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Re: Trying Lehmann dough with Ischia starter-Stealth Formula
« Reply #176 on: September 25, 2010, 12:05:47 PM »
Norma,

When you have a chance can you prepare a chart of some sort that shows the pH values for the Ischia culture and the doughs at different stages? I believe you first started measuring pH values at Reply 156. I think you made two separate batches using KASL and Caputo Pizzeria flour, one of which was used at Steve's (I can't figure out which of the two sets of dough balls), and that you made a new batch yesterday, although it is not clear to me whether that batch is also a KASL/Caputo pairing. I think there were a total of five or six dough balls. Maybe they can be numbered accordingly.

Peter

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Re: Trying Lehmann dough with Ischia starter-Stealth Formula
« Reply #177 on: September 25, 2010, 02:06:06 PM »
Peter,

I started taking the pH of the Caputo and KASL doughs, both with Ischia starters at reply 161 http://www.pizzamaking.com/forum/index.php/topic,11700.msg111357.html#msg111357
I used both the Caputo and KASL doughs with the Ischia starter at Steveís.  All the pictures I posted here above from Steve's home were made from both of those doughs.  The first pizza was made with the KASL/Ischia starter.  They were the pictures I posted with no pepperoni.  The pepperoni pictures were made with the Caputo/Ischia starter.  The new batch I made yesterday is just one dough ball and that is KASL/Ischia starter. 

I will make up a chart with all the pH numbers and see if we can find anything significant from those numbers.  I will keep measuring the pH numbers from day to day, until I do the bake of those dough balls.  I have only started to measure the pH of the Ischia starter before I incorporated it into the water, before mixing the other ingredients in.  I also will keep the pHís of any Ischia starters before I mix them into the other ingredients. 

On a side note, Steve did take the pH of his experimental doughs before he baked them, because I took the pH meter along.  I donít know if you will find this interesting or not but his one dough was 5.49 and his other dough ball was 5.44.  Neither of those dough balls were with the Ischia starter.  He made one with a Caputo poolish, incorporated into a KASL flour dough and the other dough was a Caputo flour with cake yeast. I am not sure exactly what he used in those formulas, expect what I posted above. 

Norma

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Re: Trying Lehmann dough with Ischia starter-Stealth Formula
« Reply #178 on: September 25, 2010, 03:17:45 PM »
On a side note, Steve did take the pH of his experimental doughs before he baked them, because I took the pH meter along.  I donít know if you will find this interesting or not but his one dough was 5.49 and his other dough ball was 5.44.  Neither of those dough balls were with the Ischia starter.  He made one with a Caputo poolish, incorporated into a KASL flour dough and the other dough was a Caputo flour with cake yeast. I am not sure exactly what he used in those formulas, expect what I posted above.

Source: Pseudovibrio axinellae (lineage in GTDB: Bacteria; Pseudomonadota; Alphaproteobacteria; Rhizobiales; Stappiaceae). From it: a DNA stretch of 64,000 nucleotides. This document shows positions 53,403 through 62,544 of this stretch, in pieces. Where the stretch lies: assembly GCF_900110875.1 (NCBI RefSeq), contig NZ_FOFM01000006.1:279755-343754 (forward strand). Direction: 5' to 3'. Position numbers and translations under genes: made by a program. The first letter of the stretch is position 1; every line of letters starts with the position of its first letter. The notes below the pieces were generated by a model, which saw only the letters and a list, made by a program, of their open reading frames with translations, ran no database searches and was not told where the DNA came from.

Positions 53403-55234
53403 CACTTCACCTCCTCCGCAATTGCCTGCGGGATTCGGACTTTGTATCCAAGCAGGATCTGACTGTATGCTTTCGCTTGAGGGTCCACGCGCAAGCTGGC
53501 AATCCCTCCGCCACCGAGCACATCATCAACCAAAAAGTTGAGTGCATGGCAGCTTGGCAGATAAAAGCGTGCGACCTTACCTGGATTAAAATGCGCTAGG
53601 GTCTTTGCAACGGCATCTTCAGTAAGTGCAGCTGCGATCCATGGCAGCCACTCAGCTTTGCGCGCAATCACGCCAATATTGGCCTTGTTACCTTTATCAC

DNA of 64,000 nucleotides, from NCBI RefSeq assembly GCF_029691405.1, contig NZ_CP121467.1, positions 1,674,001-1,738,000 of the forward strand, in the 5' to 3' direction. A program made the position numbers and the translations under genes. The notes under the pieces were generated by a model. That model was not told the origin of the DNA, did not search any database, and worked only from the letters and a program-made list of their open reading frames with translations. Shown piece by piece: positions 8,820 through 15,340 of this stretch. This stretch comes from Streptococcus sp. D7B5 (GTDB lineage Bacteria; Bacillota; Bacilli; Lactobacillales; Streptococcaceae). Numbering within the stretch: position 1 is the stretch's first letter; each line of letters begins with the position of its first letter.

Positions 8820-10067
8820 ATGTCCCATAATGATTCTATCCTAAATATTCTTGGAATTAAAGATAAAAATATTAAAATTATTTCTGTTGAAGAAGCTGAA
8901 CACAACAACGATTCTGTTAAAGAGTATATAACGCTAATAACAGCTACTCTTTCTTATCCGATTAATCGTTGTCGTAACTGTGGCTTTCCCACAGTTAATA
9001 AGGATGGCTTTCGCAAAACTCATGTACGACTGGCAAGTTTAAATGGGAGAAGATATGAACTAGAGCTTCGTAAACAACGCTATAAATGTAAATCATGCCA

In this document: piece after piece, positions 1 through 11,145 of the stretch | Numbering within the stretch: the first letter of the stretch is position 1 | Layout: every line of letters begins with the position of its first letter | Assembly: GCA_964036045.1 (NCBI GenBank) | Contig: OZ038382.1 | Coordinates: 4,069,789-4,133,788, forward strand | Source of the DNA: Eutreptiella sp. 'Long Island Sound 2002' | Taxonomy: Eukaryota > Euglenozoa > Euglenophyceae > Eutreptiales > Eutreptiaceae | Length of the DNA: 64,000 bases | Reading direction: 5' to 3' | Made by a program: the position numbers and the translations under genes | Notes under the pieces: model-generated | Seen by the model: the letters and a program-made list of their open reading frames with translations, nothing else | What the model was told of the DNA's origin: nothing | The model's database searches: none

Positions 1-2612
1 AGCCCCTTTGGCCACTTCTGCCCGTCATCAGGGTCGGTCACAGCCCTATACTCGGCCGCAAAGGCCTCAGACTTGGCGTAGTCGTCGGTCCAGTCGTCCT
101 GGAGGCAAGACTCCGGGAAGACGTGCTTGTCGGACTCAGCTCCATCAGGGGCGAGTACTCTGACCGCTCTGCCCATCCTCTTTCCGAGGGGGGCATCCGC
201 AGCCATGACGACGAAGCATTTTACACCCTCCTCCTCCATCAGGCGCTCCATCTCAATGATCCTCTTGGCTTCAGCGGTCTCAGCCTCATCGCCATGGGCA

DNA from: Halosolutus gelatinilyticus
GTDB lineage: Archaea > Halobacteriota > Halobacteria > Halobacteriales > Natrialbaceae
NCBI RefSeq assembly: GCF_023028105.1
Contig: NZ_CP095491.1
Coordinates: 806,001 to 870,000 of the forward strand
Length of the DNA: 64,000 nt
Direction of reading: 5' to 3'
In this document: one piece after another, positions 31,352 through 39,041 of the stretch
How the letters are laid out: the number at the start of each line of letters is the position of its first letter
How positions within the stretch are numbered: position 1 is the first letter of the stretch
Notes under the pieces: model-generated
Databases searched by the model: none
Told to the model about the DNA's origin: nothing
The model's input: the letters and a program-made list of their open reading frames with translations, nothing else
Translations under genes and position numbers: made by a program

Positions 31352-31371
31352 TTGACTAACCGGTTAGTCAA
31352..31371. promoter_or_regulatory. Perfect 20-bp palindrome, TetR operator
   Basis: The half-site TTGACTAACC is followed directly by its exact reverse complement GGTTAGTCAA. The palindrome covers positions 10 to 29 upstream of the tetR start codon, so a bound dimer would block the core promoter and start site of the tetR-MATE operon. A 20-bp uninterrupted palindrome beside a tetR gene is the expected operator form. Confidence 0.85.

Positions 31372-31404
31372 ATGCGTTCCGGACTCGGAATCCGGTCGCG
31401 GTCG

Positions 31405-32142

Norma,

In order to properly compare Steve's pH values with yours, we would need to know the mode of fermentation (e.g., room temperature fermentation, cold fermentation, or a combination of both, and a final temper) and the duration of the fermentation process that Steve used to make his doughs. Generally, I would expect that a commercial preferment will not produce as much acid as a natural culture but the answer may turn on how much preferment Steve used, the fermentation protocol, and the total fermentation time. It does not sound like Steve was trying to mimic your efforts but using a commercial preferment instead of a natural one like you used.

The graphs shown in the "Acidification" section at http://www.theartisan.net/The_Artisan_Yeast_Treatise_Section_Two.htm#Acidification shows how pH values change with fermentation temperature and time. Your "graph" would differ because of the use of a three-step fermentation protocol, with the final pH value occuring just before using the dough to bake a pizza. Steve's "graph" would also reflect what he did with his dough.

Peter

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Re: Trying Lehmann dough with Ischia starter-Stealth Formula
« Reply #179 on: September 25, 2010, 09:42:55 PM »
Peter,

I can understand to compare Steveís pH values with mine, we would need to know what he did with his dough.  I know he figured his dough out on one or more of the calculating tools on this forum, but I really donít know how long he fermented his dough.  I think his one dough was room temperature fermented, but I am not sure.  I will see if Steve wants to post his formulas, fermentation times, and whether the dough or doughs were cold fermented. 

In the next week, I will make some type of graph. I donít know if I will have time to post a graph like is shown at the "Acidification" section at http://www.theartisan.net/The_Artisan_Yeast_Treatise_Section_Two.htm#Acidification  Right now I am busy learning at my part-time job.  I will take the pH of the dough I just made daily for the time being.  I am learning on the computer at work and also hands on how to do many things.  I am even learning to be a Barista.  ;D  That is fascinating to me.  They even serve pizza were I work, but I havenít had time to check that out. 

Do you have any idea if a graph will help, in determining when the best time is to bake a pizza with the Ischia starter?  Did any other member ever do studies on this before?  Sorry to be asking all these questions, but I was just curious.

Norma